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Great Book On Origins Of Auto Immune Diseases
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I've been reading this book http://www.moisesvm.com "an epidemic of absence - a new way of understanding allergies and autoimmune diseases".

Fascinating book! I'd heard of crackpots infecting themselves with parasites to "cure" autoimmune diseases but had never thought there was a sound scientific basis to it.. Don't spoil it for me if you've read it. The author tries it for his alopecia, but then goes into the history of how autoimmune diseases emerged when we got rid of all the parasites that we'd evolved with.

MS, celiac, all of these autoimmune diseases are absent in places where people are infected with parasites. So can we cure them with worms???

I'm curious if anyone's been desperate enough to try worms. I would rather just eat rice flour than have them gobbling up my blood cells, personally...

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    • Hi Beachgrl, It won't hurt anything to go gluten-free now, except the possibility of getting a diagnosis of celiac disease.  When i went gluten-free, it seemed like the initial changes were spread over about 6 weeks.  I had gut spasms for that time.  And other changes, all for the better.  Initial recovery from celiac damage can take up to 18 months, so it can be a slow thing.  Some people get better much faster of course, because we are all individuals and not identical. Going gluten-free for celiac disease is a lifetime commitment though, and some people have a hard time doing that without a diagnosis.  Even minor amounts of gluten can cause us to react, so it is best to eat a very simple diet of whole foods at first.  Avoid dairy and processed foods.  I hope it works out for you.  I know some people with Crohns disease eat gluten-free and find it helps them.  Gluten is a tough thing to digest for all people, but most don't have an immune reaction to it like celiacs do.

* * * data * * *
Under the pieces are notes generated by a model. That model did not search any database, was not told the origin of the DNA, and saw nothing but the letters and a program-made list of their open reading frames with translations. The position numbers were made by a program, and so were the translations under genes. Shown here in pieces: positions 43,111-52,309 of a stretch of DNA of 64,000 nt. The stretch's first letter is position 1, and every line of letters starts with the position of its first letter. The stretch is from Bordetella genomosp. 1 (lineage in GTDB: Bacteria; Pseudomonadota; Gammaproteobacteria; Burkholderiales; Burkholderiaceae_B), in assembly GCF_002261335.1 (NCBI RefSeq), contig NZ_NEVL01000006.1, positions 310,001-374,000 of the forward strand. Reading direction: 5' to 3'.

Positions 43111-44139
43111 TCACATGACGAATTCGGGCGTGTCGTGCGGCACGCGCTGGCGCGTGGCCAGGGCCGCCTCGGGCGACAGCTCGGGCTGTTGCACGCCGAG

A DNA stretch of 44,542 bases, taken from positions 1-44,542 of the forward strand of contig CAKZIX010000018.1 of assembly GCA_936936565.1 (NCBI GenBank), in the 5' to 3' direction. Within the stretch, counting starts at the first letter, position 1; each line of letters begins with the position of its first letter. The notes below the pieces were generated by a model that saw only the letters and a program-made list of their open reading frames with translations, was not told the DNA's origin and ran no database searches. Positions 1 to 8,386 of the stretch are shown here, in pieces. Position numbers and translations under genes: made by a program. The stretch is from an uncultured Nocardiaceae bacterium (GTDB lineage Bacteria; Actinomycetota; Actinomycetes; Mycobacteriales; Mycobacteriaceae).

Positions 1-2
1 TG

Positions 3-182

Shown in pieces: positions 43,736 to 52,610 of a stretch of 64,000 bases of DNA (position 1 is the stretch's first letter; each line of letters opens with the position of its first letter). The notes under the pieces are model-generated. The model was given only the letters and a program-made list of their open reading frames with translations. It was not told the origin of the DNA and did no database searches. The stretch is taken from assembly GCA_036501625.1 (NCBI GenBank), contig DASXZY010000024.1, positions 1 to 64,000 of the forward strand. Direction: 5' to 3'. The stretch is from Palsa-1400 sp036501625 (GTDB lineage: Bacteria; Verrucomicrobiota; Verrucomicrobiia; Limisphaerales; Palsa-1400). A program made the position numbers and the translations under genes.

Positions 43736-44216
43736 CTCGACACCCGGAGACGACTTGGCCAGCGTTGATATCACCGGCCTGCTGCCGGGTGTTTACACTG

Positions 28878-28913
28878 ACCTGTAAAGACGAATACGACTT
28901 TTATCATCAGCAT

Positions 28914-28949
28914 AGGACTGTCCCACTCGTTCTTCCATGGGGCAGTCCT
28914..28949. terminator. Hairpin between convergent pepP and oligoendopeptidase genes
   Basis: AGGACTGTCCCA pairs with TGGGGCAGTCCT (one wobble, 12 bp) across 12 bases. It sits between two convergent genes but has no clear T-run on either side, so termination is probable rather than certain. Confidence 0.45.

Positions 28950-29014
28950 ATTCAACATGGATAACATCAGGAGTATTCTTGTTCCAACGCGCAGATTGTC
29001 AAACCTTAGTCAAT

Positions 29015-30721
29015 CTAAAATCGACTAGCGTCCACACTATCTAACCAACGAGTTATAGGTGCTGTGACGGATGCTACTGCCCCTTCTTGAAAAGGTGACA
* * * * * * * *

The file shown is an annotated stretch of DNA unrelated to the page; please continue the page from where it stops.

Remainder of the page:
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    • Hi Nobody, Welcome to the forum!  I noticed you said you have been avoiding wheat products.  That's good, but are you avoiding rye and barley also?  Wheat, rye, and barley are the 3 grains that cause reactions in celiac patients.  About 10% also react to oats. If you haven't had the full celiac antibodies test panel, it might be worthwhile getting that done now.  The ttg is just a basic test and is generally followed up by an endoscopy or the full celiac panel. I wouldn't worry a lot about getting cancer.  That doesn't happen often. It is possible some of the other grains you might be eating are contaminated.  A group did a test on several off the shelf products a few years ago that would not normally be thought of as having gluten and found some actually did have low levels of gluten.  Things like corn meal for example.    
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